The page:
With the issues of the Bible and the use of Malay terms such as ‘Allah’ in religious texts still unresolved and numerous legal cases outstanding, finding the right balance between communities is hard as groups on all sides are not satisfied with how the matters have been handled.
More pressure to assure electoral integrity
Even more important for the election process is the Election Commission, which reports to the prime minister. By any standard, its performance was below par and did not match the professionalism that the EC is capable of.
The Sarawak electoral process was tainted – from the black-out in Senadin (right) during vote-counting to the last-minute influx of postal voters and the failure to share legal documentation (Borang 14) with all sides. These reports do not reflect well on the integrity of the electoral process.
The EC is now on the defensive, and will need to work to assure voters that it can operate with greater professionalism. Now with the examples of electoral problems fresh in the media, this issue will serve to mobilise civil society as it did in 2007.
What has permeated even further is the sense that the BN is relying more on vote-buying than on its record for political support. This perception has deepened post-Sarawak 2011 polls given the reports of vote-buying coming even from the BN in the case of Pelagus. This practice does not reflect well on Najib himself.
A mandate that is bought, not earned, is less worthy. Arguably the use of money has increased to nationally unsustainable levels. What is missing here is the appreciation that patronage networks – grassroots connections of parties – are not working as they used to and this makes campaigning for the BN even more challenging. This issue is more serious in Peninsular Malaysia than in Sabah and Sarawak.
There is also the dynamic that given the competitiveness of the election, money is not going down to the ground as some fear that a loss of power is coming and they should protect themselves. Greed within the system is costing the system further. There is increasingly no guarantee when one relies on vote-buying for support.
Erosion of Chinese support
The loss of all its ‘safe’ seats was driven home to Sarawak’s grand old party, the SUPP. It was the hardest hit party within the BN in this election.
It is now riddled with further internal infighting over leadership and these squabbles over the spoils are preventing the serious issues of regeneration and reevaluation it needs for its own survival politically. Interests are blinding the actors to the broader political picture.
The party has to find a new direction and its leadership continues to remain resistant to change. What was sad to watch was SUPP’s dependence on Peninsular Malaysian leaders for strategy and guidance, as this party has lost its connection to the issues in Sarawak.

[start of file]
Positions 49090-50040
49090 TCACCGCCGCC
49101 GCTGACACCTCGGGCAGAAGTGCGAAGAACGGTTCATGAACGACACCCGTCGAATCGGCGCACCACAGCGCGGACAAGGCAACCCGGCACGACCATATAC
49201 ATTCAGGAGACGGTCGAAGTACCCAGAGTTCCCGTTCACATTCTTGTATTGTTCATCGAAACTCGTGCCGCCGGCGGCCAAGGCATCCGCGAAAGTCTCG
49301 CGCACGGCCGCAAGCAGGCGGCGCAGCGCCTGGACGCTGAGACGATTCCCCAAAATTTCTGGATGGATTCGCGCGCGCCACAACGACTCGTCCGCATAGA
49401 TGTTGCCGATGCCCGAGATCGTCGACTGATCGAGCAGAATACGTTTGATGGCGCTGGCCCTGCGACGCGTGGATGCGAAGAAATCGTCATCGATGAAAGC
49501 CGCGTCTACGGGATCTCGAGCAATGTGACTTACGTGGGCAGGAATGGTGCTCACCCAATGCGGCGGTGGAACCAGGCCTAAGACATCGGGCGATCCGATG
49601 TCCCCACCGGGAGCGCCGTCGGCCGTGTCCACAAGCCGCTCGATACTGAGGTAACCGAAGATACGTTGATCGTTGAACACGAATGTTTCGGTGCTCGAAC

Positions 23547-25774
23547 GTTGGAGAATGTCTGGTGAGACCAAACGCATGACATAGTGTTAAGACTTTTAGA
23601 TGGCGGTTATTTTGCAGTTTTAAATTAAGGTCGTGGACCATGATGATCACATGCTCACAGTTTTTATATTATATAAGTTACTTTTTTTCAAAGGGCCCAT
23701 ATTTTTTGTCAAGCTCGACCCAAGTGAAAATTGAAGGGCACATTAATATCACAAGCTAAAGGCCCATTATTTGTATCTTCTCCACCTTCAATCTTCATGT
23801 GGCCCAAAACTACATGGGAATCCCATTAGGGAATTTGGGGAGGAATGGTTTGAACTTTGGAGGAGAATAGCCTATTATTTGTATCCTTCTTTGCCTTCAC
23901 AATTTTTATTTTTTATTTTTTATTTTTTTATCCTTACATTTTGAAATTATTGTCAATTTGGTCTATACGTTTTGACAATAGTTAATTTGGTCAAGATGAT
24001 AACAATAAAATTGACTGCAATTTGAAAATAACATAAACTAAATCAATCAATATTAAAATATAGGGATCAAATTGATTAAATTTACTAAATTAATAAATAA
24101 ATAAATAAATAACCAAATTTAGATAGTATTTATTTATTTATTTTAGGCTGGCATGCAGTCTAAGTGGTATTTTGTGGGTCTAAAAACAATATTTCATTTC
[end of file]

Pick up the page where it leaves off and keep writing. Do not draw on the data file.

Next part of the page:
From the concern over children having to leave the state to find work to the fact that the business climate is increasingly unfavourable, SUPP has yet to channel the real concerns of its traditional base.
The further erosion of Chinese support from the BN has raised serious questions for the ruling coalition as a whole. Is this the fate which MCA is staring at? Will the 2006 losses that translated into further losses in 2011 be repeated in Peninsular Malaysia?
Signs are not promising for the BN Chinese component parties, as they are faced a two-prong attack – from their traditional supporters who are leaving them and from Umno comments that further alienate Chinese support.
The fact is that the old style of fear tactics – scaring the Chinese with threats of withdrawing financial contracts – is not working to the same degree. In part, this is because the Chinese are increasingly economically independent.
It is also that the BN has yet to provide concrete reasons for the Chinese to move back, as the Economic Transformation Programme and NEP (New Economic Policy) issues have not been adequately addressed for many non-Malays, Chinese and non-Malay bumiputeras alike.
While there are concerns among some for Chinese representation in the system, the incentives to return to the BN fold are lacking. Many Chinese Malaysians continue to find the opposition message of inclusion and fairer governance more attractive.
BN needs to regain momentum
In the wake of Sarawak polls, the BN momentum at the end of the 16 by-elections has slowed, and arguably has grinded to a halt. Unlike the by-election contests, especially from Hulu Selangor onwards, BN did not set the tone and direction of the Sarawak electoral campaign.
The BN has now moved from the offensive to the defensive. There is now more political uncertainty, and the reality is that when this happened, there is economic uncertainty as well. The task for regaining the momentum for BN is challenging indeed, especially given the increased tensions within the ruling coalition itself and the salience of national policy issues involving Sarawak.
In short, the bruises have left their mark on the BN and it will need time to heal before it steps back into the electoral ring.